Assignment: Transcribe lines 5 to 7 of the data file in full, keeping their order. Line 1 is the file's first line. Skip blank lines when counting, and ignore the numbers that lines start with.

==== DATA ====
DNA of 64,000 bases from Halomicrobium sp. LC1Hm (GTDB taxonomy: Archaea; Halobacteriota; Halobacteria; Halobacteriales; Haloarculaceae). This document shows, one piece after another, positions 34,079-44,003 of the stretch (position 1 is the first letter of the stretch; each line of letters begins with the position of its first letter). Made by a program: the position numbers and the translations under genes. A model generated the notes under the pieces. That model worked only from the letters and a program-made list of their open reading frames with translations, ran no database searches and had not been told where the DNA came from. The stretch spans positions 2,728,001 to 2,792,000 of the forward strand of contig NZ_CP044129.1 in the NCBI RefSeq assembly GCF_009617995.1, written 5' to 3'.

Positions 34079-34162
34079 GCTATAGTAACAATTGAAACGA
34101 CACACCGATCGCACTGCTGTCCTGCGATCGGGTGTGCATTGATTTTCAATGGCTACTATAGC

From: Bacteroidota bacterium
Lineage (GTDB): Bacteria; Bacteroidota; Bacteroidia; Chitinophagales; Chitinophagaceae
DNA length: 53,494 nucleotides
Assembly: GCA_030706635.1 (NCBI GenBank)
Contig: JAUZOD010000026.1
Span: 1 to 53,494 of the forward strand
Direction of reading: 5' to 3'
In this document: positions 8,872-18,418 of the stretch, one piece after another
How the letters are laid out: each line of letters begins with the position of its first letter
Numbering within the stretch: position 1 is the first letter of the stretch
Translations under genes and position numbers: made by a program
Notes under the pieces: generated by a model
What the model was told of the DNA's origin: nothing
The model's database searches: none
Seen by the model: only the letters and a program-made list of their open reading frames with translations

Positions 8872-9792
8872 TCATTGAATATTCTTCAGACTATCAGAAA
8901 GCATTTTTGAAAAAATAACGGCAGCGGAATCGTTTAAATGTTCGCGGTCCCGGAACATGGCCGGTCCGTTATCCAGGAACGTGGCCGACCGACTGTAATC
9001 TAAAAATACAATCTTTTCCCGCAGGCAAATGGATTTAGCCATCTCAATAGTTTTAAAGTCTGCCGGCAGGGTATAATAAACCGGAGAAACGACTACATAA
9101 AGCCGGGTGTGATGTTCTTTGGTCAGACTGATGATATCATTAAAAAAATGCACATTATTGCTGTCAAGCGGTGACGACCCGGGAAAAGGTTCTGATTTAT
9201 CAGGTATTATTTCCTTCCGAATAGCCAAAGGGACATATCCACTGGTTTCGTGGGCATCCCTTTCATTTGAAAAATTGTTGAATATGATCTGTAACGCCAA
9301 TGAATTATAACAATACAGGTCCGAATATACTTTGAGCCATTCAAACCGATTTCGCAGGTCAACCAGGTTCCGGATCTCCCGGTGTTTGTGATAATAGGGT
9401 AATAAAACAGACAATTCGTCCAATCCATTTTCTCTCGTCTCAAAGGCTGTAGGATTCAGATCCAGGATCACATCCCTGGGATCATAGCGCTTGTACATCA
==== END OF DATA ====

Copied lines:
From: Bacteroidota bacterium
Lineage (GTDB): Bacteria; Bacteroidota; Bacteroidia; Chitinophagales; Chitinophagaceae
DNA length: 53,494 nucleotides